I’m a gamer, always have been.

The Dark Pictures developer Supermassive Games snapped up by Danish firm Bacon track.

Supermassive Games, the British studio behind The Dark Pictures Anthology, Until Dawn and recent release The Quarry, is now fully owned by Copenhagen-based company Nordisk Games.

The Scandinavian outfit previously bought a 30.7 percent stake in Supermassive just over a year ago. There’s no word on how much today’s deal was worth.

Nordisk Games, part of the Egmont media group, also owns a small roster of other game developers, including the Stockholm-based Just Cause creator Avalanche Studios and Metroid Dread maker MercurySteam.

Supermassive’s next entry in The Dark Pictures Anthology: The Devil in Me.

Supermassive, which is headquartered in Guildford, has recently swelled its ranks to some 300 employees.

“It’s been a little over a year since Nordisk Games made an initial investment in Supermassive Games and our vision for the future,” Supermassive boss Pete Samuels said today. “During that time, we have found that we share a lot of important values with Mikkel [Weider, Nordisk Games CEO] and his team, and we believe these values to be equally important to our existing commercial partners who we will continue to support.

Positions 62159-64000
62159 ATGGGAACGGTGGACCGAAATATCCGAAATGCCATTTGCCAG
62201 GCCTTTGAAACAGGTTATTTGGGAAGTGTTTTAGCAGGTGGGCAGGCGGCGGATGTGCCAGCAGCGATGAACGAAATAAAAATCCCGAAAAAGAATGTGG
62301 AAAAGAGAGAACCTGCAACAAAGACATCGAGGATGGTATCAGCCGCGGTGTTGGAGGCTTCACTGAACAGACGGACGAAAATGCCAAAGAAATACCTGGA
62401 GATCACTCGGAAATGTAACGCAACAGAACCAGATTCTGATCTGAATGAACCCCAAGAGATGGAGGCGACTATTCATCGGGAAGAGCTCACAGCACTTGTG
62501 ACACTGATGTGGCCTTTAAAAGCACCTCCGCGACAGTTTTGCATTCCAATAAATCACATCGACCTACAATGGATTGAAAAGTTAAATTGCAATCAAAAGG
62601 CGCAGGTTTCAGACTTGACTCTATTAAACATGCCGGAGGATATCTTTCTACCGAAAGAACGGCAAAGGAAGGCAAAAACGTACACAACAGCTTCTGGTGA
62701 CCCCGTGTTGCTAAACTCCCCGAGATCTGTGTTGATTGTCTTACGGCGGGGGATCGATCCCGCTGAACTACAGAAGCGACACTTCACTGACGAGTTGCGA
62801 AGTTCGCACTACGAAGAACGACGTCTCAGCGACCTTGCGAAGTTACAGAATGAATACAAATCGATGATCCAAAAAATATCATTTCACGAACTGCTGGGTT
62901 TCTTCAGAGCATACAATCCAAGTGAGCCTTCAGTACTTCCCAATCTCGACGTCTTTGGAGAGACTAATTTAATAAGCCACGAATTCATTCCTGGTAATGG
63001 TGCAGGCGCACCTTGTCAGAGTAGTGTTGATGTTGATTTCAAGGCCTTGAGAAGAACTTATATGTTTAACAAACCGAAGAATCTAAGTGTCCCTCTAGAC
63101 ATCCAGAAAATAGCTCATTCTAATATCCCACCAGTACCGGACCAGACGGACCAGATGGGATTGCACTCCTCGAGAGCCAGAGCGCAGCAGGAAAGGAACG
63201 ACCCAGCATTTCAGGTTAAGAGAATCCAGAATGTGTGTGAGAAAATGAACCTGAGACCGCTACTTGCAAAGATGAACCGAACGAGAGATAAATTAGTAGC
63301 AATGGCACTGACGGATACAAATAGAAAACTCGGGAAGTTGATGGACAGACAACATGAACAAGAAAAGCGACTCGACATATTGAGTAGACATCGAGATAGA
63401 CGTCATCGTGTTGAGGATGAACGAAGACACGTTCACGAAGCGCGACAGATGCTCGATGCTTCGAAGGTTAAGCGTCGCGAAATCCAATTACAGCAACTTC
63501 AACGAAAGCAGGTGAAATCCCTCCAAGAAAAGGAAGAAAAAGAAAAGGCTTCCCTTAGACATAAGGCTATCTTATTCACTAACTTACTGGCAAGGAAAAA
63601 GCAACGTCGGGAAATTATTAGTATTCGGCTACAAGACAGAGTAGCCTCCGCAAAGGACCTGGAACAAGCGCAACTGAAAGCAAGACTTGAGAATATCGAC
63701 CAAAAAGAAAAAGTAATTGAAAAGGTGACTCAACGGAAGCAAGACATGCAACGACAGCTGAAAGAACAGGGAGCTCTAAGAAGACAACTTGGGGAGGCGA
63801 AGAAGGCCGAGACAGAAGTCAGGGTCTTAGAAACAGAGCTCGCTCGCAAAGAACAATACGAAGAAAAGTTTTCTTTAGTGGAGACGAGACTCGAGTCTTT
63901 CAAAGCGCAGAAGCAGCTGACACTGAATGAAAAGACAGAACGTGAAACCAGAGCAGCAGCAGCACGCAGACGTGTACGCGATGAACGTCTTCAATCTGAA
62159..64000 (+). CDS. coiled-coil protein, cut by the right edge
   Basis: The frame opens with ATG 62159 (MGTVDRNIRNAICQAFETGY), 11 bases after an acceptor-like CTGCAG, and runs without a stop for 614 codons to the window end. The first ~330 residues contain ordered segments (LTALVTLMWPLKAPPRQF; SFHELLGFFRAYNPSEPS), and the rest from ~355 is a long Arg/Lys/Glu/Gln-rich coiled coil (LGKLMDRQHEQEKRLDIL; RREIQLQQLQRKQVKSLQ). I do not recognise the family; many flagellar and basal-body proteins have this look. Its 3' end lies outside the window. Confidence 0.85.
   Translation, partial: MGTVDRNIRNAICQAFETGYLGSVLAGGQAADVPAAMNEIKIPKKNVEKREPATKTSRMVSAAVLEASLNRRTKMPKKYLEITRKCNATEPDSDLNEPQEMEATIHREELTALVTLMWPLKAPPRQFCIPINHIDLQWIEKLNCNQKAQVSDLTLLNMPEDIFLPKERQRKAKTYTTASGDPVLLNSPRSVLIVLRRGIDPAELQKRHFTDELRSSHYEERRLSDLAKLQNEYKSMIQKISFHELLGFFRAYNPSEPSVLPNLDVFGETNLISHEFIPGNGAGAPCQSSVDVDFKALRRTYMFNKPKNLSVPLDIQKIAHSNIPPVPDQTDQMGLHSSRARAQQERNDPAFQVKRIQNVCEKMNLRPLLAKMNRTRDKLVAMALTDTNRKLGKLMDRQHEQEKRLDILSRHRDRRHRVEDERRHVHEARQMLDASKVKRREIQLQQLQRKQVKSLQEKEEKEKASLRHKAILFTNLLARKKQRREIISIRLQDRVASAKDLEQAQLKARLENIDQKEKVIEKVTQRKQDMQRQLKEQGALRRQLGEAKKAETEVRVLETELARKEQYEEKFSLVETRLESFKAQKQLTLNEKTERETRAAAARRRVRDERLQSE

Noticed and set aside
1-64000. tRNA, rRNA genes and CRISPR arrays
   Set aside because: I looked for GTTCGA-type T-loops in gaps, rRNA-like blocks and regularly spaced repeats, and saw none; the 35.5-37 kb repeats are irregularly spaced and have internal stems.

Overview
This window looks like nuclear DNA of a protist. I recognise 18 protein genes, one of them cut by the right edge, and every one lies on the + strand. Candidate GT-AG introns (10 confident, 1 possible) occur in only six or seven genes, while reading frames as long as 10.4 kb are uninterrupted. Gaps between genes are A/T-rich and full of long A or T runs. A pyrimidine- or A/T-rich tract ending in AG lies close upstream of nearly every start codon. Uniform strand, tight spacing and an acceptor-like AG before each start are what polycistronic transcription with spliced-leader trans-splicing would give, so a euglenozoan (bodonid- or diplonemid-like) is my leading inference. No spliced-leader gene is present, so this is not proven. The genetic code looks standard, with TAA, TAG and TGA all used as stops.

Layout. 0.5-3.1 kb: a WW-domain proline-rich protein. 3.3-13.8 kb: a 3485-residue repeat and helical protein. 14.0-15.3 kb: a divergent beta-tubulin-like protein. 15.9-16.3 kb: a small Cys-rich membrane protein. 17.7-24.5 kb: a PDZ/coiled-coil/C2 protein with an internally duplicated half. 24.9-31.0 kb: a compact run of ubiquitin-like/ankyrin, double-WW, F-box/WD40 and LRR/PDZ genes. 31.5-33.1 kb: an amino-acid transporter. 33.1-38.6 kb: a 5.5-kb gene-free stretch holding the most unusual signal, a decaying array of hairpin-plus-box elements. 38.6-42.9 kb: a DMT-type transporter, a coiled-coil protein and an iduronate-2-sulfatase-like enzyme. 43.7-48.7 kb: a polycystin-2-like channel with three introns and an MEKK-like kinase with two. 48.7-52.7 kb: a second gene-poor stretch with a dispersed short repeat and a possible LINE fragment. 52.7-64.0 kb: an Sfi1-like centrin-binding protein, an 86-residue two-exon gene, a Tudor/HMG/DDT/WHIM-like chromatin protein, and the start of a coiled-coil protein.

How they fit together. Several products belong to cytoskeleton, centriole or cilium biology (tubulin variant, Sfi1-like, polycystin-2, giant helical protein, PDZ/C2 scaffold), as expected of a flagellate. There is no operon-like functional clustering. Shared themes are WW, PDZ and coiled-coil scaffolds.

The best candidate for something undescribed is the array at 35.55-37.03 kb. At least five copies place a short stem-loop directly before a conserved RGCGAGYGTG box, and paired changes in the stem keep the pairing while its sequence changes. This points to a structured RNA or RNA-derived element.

“Having had such a positive experience over the past year it wasn’t a difficult decision when Nordisk Games wanted to explore increasing their investment. We have an exciting and ambitious growth strategy for Supermassive Games and Nordisk Games ownership only enhances that. I’m hugely excited about where the security offered by this partnership, and continued access to the expertise within Nordisk Games, will take us next.”

Next up from Supermassive is The Devil in Me, the fourth entry in the studio’s annual horror game anthology series The Dark Pictures, which will star Oscar nominee Jessie Buckley and is expected to launch this autumn.

Inspired by the Saw series of films, this entry will serve as the finale of the horror anthology’s first “season” – though trademarked evidence points to plenty of future games already in the pipeline.

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